Today, I learned that another online friend passed away. Younger than me, Vicki G. had suffered numerous health issues for years. Yet, she was known as much for her love of all things angels, as she was for her work with rescuing horses and the Appaloosa Club of Ohio. I sat and had a good long bawl when I read the news. We are all shell shocked and sad, and we can't believe our own angel has left us. I remember calling Vicki when she was in the hospital a few years back, sweating out a heart ailment. Her voice was light and sweet and she was just as nice in person as she was online.

If you haven't figured it out, the purpose of this entry is to remind us all, that the true legacy we leave behind is the mark we leave on others' lives-for good or bad. You can either spread unhappiness, or rise above it-and the choice is yours.

For me, I resolve to rise above :)

Monday, December 7, 2009

The consequences of poor handling skills

Today I am going to share a little story. It illustrates perfectly the real consequences of poor horse handling skills.

In general, I have found that most "problem" horses were made so by people. Perhaps the horse was not handled at all as a weanling and then introduced to the ways of man by force. Perhaps typical foal behaviors (which are perfectly natural for the species, but very dangerous for humans when they are adult) were encouraged, rather than reprimanded. That would be mouthing, nipping, kicking, rearing, plowing into people, etc.

Usually, these horses are pretty smart, and the lessons they learn-good or bad-become behaviors nearly impossible remedy. With some, it may only take one or two incidents and the horses learns: I throw a fit, and voila! I get my way. As an example, here is something we have all seen: A dog runs away from its owner. Owner is ticked off, and calls the dog. Dog knows the owner is angry by tone of voice, and is hesitant. Owner gets even more angry and eventually the dog gives in and comes. The owner promptly smacks the dog for not coming. What has this taught the dog? That if it comes when called, pain is the reward. There is a good lesson there, if only people will heed the consequences. Reprimands need to be instantaneous and fit the offense in each and every case.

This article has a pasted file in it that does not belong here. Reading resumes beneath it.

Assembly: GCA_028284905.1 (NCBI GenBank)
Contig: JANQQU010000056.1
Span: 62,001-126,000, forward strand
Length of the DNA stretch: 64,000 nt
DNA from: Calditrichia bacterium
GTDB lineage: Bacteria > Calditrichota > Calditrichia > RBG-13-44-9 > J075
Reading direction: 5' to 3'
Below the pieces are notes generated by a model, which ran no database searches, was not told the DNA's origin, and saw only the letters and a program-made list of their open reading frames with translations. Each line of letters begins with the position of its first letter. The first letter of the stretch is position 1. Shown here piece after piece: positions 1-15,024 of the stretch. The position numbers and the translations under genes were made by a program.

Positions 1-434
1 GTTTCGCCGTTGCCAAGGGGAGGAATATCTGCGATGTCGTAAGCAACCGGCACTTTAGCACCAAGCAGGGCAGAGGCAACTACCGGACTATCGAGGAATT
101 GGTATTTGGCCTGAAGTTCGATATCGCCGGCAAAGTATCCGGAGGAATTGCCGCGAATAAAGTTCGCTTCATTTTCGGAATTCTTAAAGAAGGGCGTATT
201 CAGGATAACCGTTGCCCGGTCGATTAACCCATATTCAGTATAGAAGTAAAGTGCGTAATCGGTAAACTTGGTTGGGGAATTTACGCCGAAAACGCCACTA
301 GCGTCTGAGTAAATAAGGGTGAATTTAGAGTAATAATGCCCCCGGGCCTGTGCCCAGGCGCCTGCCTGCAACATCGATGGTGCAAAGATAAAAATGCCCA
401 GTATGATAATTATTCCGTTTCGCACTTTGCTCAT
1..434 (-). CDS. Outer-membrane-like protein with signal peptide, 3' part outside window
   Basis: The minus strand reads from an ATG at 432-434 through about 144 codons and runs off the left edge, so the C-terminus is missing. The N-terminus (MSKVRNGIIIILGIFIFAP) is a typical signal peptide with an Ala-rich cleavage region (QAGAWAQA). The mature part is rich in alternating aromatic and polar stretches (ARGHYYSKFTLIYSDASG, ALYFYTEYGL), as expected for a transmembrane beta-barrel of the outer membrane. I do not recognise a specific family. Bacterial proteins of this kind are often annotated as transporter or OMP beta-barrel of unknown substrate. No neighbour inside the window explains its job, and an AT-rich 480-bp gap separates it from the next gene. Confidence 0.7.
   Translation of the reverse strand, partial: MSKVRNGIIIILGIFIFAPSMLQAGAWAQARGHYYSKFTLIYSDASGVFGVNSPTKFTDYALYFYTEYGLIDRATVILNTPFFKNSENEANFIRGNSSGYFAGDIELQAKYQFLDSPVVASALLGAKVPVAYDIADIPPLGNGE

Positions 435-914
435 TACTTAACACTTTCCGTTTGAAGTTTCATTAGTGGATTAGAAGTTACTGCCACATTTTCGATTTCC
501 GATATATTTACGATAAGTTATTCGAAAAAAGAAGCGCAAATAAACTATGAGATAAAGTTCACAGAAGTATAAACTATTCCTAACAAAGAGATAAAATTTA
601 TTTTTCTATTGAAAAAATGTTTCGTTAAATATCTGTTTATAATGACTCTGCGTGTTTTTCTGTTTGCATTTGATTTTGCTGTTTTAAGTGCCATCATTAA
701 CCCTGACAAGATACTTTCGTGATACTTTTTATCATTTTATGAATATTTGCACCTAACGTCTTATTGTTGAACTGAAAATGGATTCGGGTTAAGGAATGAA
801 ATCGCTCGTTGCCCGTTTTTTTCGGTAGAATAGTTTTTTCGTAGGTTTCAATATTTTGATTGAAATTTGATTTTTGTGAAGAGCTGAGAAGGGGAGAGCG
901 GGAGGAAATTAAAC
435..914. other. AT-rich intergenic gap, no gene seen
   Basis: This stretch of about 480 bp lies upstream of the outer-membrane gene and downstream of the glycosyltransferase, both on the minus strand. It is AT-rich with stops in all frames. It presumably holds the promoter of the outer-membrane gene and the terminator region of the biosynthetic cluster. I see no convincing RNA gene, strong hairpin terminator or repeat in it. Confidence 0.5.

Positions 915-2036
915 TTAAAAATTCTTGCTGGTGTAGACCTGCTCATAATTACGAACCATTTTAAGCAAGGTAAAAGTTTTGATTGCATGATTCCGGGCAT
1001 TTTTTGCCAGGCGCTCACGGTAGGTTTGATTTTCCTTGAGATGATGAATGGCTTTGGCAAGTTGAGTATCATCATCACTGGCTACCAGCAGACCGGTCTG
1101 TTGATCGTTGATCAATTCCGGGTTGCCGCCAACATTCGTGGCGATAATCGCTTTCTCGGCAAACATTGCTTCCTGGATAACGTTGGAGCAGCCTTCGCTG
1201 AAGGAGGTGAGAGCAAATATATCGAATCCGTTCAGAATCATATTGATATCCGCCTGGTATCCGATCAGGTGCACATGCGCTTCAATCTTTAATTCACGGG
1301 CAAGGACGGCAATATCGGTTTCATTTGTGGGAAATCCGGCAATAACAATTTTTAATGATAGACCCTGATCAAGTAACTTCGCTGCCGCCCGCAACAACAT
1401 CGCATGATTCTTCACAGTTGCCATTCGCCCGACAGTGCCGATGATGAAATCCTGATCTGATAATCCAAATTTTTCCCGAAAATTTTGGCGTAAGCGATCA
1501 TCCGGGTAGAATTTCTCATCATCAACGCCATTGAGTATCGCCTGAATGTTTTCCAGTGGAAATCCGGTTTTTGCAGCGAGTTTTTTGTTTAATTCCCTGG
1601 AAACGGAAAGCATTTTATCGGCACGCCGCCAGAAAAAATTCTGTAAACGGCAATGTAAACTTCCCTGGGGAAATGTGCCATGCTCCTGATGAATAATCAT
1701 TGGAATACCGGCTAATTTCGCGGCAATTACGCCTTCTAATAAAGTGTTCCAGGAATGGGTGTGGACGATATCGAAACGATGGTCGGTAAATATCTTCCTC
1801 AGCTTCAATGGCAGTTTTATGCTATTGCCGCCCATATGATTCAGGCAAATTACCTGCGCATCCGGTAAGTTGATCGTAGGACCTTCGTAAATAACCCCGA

Which brings me to today's entry. Seven years ago, I leased a marvelous Appaloosa mare. As part of the lease cost, I bred the owners' second mare for free. That mare was a gorgeous solid Appaloosa mare. Smart, moved like a dreamboat, and was also a ribbon winner at local shows. A truly nice nice mare, and well within my breeding criteria. The mare produced a stunning filly the following year, leggy, pretty Sully face, great shoulder and neck, etc. Leggy like her dam, but oh so pretty. The owner had some life changes and the filly was then sold on to a young gal.

This young gal was pretty confident in her training skills as she had some experience in the L48. A few years go by and I get a call about the filly (now a fully adult horse) and the gal is having problems getting the mare to move forward. I was thinking that was pretty odd, because as a rule most horses (while inherently lazy) will move out if you prompt them strongly enough. During the conversation I hear about some sort of incident between the mare and the owner's mother. No one is quite sure what happened, but the Mom ended up with fairly severe facial trauma. It's evident to me that any trust there between them-the horse, the girl, and her mother, is broken and there are probably other things happening with the horse as well. I suggested getting a professional assessment, because many times an outside, experienced person will pick up on things the daily handler might not see.